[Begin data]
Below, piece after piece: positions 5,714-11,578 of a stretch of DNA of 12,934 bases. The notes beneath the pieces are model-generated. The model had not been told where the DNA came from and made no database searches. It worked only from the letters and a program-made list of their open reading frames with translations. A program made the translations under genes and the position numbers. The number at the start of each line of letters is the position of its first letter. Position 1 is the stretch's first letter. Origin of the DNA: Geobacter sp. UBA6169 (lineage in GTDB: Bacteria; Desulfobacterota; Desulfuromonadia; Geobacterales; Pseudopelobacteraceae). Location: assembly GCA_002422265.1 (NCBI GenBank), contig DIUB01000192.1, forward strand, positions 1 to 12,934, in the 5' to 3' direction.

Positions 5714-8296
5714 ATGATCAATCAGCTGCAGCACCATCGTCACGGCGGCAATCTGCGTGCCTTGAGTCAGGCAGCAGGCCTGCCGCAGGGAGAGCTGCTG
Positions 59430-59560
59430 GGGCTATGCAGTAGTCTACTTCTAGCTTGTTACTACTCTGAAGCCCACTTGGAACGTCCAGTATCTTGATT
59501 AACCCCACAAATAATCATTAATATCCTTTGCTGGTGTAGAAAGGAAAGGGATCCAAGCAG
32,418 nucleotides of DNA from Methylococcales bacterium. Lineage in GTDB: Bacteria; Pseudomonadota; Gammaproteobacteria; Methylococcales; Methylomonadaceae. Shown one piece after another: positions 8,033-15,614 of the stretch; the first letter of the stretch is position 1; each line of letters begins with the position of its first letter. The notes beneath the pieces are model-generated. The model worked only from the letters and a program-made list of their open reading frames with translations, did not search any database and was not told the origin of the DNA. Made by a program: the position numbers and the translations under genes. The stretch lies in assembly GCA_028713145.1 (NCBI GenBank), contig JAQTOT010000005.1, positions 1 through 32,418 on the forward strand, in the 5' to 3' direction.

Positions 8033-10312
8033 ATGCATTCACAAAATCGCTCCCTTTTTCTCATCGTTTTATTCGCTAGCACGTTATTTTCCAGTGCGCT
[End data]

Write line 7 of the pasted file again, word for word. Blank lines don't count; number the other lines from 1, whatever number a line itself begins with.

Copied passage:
32,418 nucleotides of DNA from Methylococcales bacterium. Lineage in GTDB: Bacteria; Pseudomonadota; Gammaproteobacteria; Methylococcales; Methylomonadaceae. Shown one piece after another: positions 8,033-15,614 of the stretch; the first letter of the stretch is position 1; each line of letters begins with the position of its first letter. The notes beneath the pieces are model-generated. The model worked only from the letters and a program-made list of their open reading frames with translations, did not search any database and was not told the origin of the DNA. Made by a program: the position numbers and the translations under genes. The stretch lies in assembly GCA_028713145.1 (NCBI GenBank), contig JAQTOT010000005.1, positions 1 through 32,418 on the forward strand, in the 5' to 3' direction.